Not Just Pretty

Summer is definitely on the wane here in New England. Apples, pumpkins, and Hubbard squash are popping up at the farm stands.  The sun is still warm, but the wind is cooler.  I am trying to remember where I stashed all my sweaters last May.

Despite the oncoming chilly weather, there are plenty of things that can be planted this time of year.  Peas, lettuce,spinach, cabbages, and Swiss chard actually love the cooler temperatures of September. This is also a good time to plant flower bulbs.  I ordered 25 crocus bulbs recently, and they showed up in my mail box this week. After a quick discussion with Mr. Food It Yourself, we determined the best place for them in our yard.  Observe…

I decided the space between our cherry trees was perfect for our crocus bulbs. The soil is very tight and stony in that area so I went for hand tools rather than the rototiller.  Bonus- no need to hit the gym today!

I decided the space between our cherry trees was perfect for our crocus bulbs. The soil is very tight and stony in that area so I went for hand tools rather than the rototiller. Bonus- no need to hit the gym today!

 

Yeah, this soil is very stony and, to be blunt crappy.  Speaking of which....

Yeah, this soil is very stony and, to be blunt, crappy. Speaking of which….

I replaced the native soil with my favorite soil fixer- composted manure. It is gravel-free and will offer the crocus bulbs just enough nutrients to establish themselves.

I replaced the native soil with my favorite soil fixer- composted manure. It is gravel-free and will offer the crocus bulbs just enough nutrients to establish themselves.

 

Here is the bag of bulbs, as received from Baker Creek. I looked them all over prior to planting. None looked damaged or moldy, so each one was planted.

Here is the bag of bulbs, as received from Baker Creek. I looked them all over prior to planting. None looked damaged or moldy, so each one was planted.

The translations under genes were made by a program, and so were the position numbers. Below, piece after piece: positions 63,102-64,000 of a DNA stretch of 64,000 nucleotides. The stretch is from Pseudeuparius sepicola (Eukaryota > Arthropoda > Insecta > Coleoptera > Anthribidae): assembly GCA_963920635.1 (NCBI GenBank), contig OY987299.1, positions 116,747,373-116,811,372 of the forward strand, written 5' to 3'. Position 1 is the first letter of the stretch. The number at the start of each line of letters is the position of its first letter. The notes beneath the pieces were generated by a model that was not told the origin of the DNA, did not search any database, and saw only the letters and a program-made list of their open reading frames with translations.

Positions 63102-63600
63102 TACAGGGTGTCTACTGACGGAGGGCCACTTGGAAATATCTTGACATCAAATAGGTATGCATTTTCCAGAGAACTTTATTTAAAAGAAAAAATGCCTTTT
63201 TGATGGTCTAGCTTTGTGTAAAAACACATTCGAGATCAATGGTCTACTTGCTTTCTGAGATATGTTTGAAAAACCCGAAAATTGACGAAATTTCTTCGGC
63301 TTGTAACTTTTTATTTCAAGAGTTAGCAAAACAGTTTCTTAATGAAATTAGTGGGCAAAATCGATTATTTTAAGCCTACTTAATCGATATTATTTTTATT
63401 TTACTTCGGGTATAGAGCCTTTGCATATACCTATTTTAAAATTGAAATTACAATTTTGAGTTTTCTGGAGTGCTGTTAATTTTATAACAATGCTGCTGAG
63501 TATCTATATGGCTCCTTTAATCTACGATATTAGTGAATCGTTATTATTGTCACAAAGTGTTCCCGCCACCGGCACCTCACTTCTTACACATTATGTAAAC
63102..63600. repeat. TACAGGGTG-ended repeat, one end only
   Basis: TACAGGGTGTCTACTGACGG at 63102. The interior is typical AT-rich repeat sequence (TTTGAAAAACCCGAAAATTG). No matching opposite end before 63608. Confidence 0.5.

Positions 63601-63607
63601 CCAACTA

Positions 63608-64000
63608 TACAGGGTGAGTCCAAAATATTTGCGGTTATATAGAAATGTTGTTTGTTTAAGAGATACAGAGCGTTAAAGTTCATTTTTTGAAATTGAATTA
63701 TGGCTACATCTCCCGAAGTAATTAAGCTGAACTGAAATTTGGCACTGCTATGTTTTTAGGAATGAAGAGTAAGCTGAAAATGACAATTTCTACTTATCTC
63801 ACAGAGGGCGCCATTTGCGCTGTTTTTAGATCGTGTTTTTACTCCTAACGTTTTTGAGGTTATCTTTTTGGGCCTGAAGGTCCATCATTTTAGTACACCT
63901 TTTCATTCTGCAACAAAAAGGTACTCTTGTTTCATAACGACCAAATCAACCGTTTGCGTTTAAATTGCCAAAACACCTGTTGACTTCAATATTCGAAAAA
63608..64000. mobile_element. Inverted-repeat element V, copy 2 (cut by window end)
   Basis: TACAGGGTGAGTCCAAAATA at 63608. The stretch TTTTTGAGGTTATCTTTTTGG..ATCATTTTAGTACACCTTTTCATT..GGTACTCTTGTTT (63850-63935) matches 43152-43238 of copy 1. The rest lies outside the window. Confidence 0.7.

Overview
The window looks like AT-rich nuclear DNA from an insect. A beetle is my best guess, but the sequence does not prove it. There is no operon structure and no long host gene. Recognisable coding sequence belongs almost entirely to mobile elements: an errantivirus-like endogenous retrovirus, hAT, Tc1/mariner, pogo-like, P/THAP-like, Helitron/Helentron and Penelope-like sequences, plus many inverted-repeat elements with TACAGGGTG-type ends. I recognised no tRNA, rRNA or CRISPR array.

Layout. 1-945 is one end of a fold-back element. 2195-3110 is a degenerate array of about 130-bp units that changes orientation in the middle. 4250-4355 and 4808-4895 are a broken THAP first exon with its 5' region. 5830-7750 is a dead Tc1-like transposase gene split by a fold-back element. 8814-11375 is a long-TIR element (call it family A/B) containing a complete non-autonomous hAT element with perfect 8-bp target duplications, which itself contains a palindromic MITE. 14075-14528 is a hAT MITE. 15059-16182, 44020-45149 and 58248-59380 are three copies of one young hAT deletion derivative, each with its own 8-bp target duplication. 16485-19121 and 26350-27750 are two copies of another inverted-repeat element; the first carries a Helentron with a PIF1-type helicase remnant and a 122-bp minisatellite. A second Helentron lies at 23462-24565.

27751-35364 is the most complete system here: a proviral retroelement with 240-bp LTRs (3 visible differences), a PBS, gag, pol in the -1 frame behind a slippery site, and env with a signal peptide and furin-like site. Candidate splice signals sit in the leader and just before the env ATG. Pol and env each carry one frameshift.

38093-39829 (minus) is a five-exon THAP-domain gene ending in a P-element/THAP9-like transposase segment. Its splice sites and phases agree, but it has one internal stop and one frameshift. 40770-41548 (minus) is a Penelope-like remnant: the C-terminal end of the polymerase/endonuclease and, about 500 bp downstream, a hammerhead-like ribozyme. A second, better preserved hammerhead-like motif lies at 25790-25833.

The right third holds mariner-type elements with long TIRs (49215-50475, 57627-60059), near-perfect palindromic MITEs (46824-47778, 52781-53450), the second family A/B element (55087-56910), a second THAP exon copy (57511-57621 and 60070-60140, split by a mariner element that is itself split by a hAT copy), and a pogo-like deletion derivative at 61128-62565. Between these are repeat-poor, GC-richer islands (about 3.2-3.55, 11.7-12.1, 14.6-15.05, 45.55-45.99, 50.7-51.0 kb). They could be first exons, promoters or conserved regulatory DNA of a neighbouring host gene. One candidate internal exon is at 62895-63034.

The included planting instructions noted that 12 bulbs could be planted per square foot.  I built up a (roughly) two square foot area of manure in the trench I dug and distributed my 25 bulbs.

The included planting instructions noted that 12 bulbs could be planted per square foot. I built up a (roughly) two square foot area of manure in the trench I dug and distributed my 25 bulbs.

 

The prescribed planting depth for crocus bulbs is two inches, so I topped my arranged bulbs with two inches of manure.  Nothing is too good for these beauties. Actually, I used two bags of manure, for a total cost of under $10.

The prescribed planting depth for crocus bulbs is two inches, so I topped my arranged bulbs with two inches of manure. Nothing is too good for these beauties. Actually, I used two bags of manure, for a total cost of under $10.

 

Finally, I topped the crocus bed with a layer of bark mulch.  I extended the mulch around the two trees. As my mom always says- you have to do the pretty.

Finally, I topped the crocus bed with a layer of bark mulch. I extended the mulch around the two trees. As my mom always says- you have to do the pretty.

I should probably note that these are not run-of-the-mill snow crocuses.  These are saffron crocuses, which I ordered from one of my favorite seed and plant suppliers, Baker Creek Seeds.  These crocuses pop up in the spring but do not bloom until fall.  The flowers open to reveal red-orange stigmata, known to be the most expensive seasoning in the world.   Not only will they make my front yard look lovely as the leaves fall they will make for some tasty creations in my kitchen.  Here are a few saffron-centric recipes that I have my eye on:

This fruit and nut spiked twist on the classic saffron rice from The Food Network is intriguing

This saffron-tinged cauliflower soup from Epicurious looks delicious and not overly complicated

This variation of falafel looks interesting

I may have to try Cupcake Project’s saffron cupcake recipe, just to I can experience dessert like the 1%.

I’m not 100% sure saffron crocuses will survive in my area.  Some on-line sources say they are hardy to zone 4, others say they will only survive to zone 6. (Click here if you don’t know what that means).  I am willing to take the chance, though, to add some exotic flavor to my DIYet.  What is the most far out thing you’ve ever tried to grow? Did you succeed? Share in the comments section!

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